Level II scour analysis for Bridge 57 (BRIDTH00650057) on Town Highway 65, crossing Broad Brook, Bridgewater, Vermont
Open-File Report 96-232
Prepared in cooperation with Vermont Agency of Transportation and Federal Highway Administration
- Joseph D. Ayotte and Scott A. Olson
This report provides the results of a detailed Level II analysis of scour potential at structure BRIDTH00650057 on Town Highway 65 crossing Broad Brook, Bridgewater, Vermont (figures 1–8). A Level II study is a basic engineering analysis of the site, including a quantitative analysis of stream stability and scour (U.S. Department of Transportation, 1993). A Level I study is included in Appendix E of this report. A Level I study provides a qualitative geomorphic characterization of the study site. Information on the bridge, available from VTAOT files, was compiled prior to conducting Level I and Level II analyses and can be found in Appendix D.
The site is in the Green Mountain physiographic province of central Vermont in the town of Bridgewater. The 26.9-mi2 drainage area is in a predominantly rural and forested basin. In the vicinity of the study site, the US left bank is forested; DS left bank is shrub and brushland; US right bank is lawn and the DS right bank has very little vegetation and is largely coincident with the Ottauquechee River.
In the study area, Broad Brook has an incised channel with a slope of approximately 0.0067 ft/ft, an average channel top width of 60 ft and an average channel depth of 3 ft. The predominant channel bed material is gravel (D50 is 46.2 mm or 0.151 ft). The geomorphic assessment at the time of the Level I and Level II site visit on October 25, 1994, indicated that the reach was stable.
The Town Highway 65 crossing of Broad Brook is a 47-ft-long, one-lane bridge consisting of one 44-ft steel-beam span with a timber deck, supported by vertical concrete abutments with wingwalls on the upstream and downstream sides (Vermont Agency of Transportation, written commun., August, 1994). The US right wingwall and road approach is protected by stone fill. The US and DS right wingwalls and the right abutment are reported as having 1.0 to 1.5 ft of scour at the time of the Level one assessment on 10/25/94. Erosion from road wash affects all road approach embankments. Broad Brook flows into the Ottauquechee River approximately 30 ft downstream of the bridge. The channel approach to the bridge is straight with the bridge skewed 20 degrees to flow and the opening skew-to-roadway is 0 degrees. Additional details describing conditions at the site are included in the Level II Summary and Appendices D and E.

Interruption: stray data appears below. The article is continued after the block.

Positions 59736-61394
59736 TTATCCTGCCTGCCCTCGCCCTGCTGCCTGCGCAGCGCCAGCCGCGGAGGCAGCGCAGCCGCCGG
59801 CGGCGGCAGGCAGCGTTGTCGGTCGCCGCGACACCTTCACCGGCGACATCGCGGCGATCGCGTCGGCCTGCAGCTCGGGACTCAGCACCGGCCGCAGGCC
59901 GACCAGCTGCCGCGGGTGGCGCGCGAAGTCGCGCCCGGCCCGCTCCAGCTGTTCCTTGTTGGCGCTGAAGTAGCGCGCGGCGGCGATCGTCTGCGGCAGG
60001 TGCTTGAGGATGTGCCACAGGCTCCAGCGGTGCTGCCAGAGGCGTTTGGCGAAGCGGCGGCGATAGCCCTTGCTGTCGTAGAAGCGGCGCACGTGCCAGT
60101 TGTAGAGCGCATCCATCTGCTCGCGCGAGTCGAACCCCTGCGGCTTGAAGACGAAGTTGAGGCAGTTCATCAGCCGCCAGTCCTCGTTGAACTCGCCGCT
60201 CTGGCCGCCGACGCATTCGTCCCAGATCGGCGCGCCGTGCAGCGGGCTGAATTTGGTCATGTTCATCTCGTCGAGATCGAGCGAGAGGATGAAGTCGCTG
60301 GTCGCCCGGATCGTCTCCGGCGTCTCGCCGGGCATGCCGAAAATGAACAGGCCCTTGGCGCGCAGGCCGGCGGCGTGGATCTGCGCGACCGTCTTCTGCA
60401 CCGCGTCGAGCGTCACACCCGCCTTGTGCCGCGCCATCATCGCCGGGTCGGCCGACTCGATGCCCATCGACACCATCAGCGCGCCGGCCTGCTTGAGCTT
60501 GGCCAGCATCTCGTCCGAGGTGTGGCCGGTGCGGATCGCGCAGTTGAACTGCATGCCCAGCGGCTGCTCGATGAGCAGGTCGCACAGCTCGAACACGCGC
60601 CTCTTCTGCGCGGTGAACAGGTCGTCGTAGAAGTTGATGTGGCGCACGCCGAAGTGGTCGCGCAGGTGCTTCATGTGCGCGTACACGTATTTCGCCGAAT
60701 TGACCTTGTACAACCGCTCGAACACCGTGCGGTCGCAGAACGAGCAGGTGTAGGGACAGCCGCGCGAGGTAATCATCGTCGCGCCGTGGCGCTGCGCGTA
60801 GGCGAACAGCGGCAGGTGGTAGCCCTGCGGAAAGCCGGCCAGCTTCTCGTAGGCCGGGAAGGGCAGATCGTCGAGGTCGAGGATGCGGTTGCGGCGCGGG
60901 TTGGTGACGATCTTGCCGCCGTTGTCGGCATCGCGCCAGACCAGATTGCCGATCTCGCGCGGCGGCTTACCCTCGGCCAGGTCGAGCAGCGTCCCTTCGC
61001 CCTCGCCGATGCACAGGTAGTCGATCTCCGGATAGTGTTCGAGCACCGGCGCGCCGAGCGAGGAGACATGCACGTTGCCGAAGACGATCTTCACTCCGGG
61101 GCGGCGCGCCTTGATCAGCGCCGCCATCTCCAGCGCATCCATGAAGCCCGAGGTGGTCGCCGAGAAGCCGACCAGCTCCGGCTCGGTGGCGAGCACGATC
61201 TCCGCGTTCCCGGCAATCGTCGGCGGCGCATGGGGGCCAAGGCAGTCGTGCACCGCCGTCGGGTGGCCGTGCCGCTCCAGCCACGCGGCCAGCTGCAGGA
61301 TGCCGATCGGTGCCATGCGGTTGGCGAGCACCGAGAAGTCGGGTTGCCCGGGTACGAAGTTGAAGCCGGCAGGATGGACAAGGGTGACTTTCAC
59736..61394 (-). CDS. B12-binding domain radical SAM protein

Scour depths and rock rip-rap sizes were computed using the general guidelines described in Hydraulic Engineering Circular 18 (Richardson and others, 1993). Total scour at a highway crossing is comprised of three components: 1) long-term aggradation or degradation; 2) contraction scour (due to reduction in flow area caused by a bridge) and; 3) local scour (caused by accelerated flow around piers and abutments). Total scour is the sum of the three components. Equations are available to compute scour depths for contraction and local scour and a summary of the results follows.
Contraction scour for all modelled flows ranged from 0.4 ft to 1.5 ft and the worst-case contraction scour occurred at the incipient overtopping discharge. Abutment scour ranged from 6.0 ft to 14.6 ft and the worst-case abutment scour occurred at the 100-year discharge. Scour depths and depths to armoring are summarized on p. 14 in the section titled “Scour Results”. Scour elevations, based on the calculated depths are presented in tables 1 and 2; a graph of the scour elevations is presented in figure 8 Scour depths were calculated assuming an infinite depth of erosive material and a homogeneous particle-size distribution.
For all scour presented in this report, “the scour depths adopted [by VTAOT] may differ from the equation values based on engineering judgement” (Richardson and others, 1993, p. 21, 27). It is generally accepted that the Froehlich equation (abutment scour) gives “excessively conservative estimates of scour depths” (Richardson and others, 1993, p. 48). Many factors, including historical performance during flood events, the geomorphic assessment, and the results of the hydraulic analyses, must be considered to properly assess the validity of abutment scour results.
Additional Publication Details
- Publication type:
- Publication Subtype:
- USGS Numbered Series
- Level II scour analysis for Bridge 57 (BRIDTH00650057) on Town Highway 65, crossing Broad Brook, Bridgewater, Vermont
- Series title:
- Open-File Report
- Series number:
- Year Published:
- U.S. Geological Survey
- Publisher location:
- Pembroke, NH
- iv, 31 p.
- United States
- Other Geospatial:
- Broad Brook